“Wrack” was used as a demo word in a Car Talk word puzzler recently, Ray showing that you can remove the W, leaving “rack”, or remove the “r” leaving wack. Both are valid words, but rack doesn’t sound exactly like wack, so “wrack” didn’t work for the particular puzzler.
Ok, but I got an issue. Ray said you’d use “wrack” in the phrase ‘The patient is wracked in pain.’ But isn’t that usage incorrect? Shouldn’t that phrase be “The patient is racked in pain” ? What do you think?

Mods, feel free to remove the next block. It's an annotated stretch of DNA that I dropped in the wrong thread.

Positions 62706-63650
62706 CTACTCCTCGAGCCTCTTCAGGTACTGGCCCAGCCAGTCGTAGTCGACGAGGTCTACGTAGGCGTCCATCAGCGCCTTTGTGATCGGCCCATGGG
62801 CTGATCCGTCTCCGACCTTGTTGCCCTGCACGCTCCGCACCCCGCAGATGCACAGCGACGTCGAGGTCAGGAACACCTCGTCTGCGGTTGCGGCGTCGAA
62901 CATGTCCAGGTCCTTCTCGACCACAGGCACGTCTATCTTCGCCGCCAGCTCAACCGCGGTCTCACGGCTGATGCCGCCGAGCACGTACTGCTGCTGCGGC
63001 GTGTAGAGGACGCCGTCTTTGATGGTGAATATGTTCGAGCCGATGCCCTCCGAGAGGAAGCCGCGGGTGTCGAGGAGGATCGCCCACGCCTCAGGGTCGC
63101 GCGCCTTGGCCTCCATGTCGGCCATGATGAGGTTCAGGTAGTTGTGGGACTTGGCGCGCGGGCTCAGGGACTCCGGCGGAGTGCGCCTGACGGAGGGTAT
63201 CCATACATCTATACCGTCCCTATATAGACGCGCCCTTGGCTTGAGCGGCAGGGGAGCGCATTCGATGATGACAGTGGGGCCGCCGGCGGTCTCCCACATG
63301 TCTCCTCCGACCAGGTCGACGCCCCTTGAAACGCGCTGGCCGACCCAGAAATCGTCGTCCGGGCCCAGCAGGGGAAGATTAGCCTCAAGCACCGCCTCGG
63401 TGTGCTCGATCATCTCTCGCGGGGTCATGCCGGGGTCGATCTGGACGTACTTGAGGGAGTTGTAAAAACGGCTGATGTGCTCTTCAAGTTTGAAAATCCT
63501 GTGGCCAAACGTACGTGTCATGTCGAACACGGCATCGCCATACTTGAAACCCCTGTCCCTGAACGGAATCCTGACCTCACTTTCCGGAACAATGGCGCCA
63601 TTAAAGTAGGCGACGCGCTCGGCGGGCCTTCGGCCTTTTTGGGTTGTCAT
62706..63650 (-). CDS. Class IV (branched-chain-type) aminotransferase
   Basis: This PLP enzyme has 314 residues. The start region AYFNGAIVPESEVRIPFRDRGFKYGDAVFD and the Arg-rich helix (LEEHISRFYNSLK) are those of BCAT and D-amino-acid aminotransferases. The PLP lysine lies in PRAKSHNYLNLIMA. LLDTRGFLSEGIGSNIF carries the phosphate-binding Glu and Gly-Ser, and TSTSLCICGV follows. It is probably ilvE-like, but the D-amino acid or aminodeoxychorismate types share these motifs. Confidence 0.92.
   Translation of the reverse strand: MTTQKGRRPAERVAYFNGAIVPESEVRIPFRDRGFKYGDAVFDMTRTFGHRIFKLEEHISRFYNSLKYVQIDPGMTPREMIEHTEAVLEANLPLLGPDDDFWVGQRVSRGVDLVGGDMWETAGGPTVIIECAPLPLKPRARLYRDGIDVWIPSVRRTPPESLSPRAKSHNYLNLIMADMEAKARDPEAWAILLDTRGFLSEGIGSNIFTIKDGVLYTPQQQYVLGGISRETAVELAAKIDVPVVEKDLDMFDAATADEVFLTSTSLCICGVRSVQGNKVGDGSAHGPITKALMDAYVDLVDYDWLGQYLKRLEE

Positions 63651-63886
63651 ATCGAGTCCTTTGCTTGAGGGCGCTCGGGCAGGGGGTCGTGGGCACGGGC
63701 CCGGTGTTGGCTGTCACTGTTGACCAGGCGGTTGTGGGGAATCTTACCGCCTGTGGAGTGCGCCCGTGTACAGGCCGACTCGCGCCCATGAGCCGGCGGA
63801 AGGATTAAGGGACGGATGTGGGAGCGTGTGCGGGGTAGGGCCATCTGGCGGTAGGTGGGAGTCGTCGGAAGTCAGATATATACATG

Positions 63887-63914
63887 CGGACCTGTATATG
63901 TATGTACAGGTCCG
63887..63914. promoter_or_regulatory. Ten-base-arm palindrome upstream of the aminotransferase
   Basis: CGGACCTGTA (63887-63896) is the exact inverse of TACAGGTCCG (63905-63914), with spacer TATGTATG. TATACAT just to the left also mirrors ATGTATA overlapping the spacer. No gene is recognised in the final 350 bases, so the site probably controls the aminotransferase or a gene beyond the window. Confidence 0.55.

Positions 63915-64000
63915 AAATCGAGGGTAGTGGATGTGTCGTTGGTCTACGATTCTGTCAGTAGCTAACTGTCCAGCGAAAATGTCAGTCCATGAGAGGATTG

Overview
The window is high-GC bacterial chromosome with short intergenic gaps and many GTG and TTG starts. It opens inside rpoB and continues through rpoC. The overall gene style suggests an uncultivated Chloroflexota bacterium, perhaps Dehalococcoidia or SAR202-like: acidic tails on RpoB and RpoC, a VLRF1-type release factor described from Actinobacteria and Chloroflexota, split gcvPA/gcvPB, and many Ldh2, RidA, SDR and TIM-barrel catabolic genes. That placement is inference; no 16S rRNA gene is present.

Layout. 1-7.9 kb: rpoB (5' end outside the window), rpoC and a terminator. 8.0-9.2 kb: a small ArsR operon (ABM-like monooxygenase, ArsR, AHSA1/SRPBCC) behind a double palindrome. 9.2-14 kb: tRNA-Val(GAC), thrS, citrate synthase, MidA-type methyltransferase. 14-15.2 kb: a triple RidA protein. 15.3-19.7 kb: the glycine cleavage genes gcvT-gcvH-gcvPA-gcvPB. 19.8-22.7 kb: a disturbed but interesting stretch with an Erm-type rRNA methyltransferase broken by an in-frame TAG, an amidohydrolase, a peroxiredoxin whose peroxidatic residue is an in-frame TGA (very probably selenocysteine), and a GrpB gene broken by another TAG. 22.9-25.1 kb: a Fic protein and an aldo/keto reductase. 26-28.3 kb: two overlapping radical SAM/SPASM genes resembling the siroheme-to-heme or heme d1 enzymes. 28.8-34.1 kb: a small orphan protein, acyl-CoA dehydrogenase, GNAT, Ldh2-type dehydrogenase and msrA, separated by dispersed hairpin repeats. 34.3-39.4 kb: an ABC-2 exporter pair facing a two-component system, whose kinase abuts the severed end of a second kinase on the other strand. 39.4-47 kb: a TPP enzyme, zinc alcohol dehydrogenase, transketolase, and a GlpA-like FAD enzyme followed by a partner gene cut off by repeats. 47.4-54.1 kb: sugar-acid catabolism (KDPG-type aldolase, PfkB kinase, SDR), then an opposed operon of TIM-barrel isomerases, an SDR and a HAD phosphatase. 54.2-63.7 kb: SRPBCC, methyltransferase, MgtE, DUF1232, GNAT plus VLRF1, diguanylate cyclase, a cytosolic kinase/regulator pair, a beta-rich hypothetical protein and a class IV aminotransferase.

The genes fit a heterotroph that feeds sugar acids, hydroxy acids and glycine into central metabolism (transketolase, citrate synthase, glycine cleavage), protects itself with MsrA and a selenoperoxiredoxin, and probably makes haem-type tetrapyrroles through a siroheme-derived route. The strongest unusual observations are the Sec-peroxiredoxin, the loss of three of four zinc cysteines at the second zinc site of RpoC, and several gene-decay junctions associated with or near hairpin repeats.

Often confused in this sense since 16c. with rack (v.) in the sense of “torture on the rack;” to wrack one’s brains is thus erroneous. Related: Wracked ; wracking.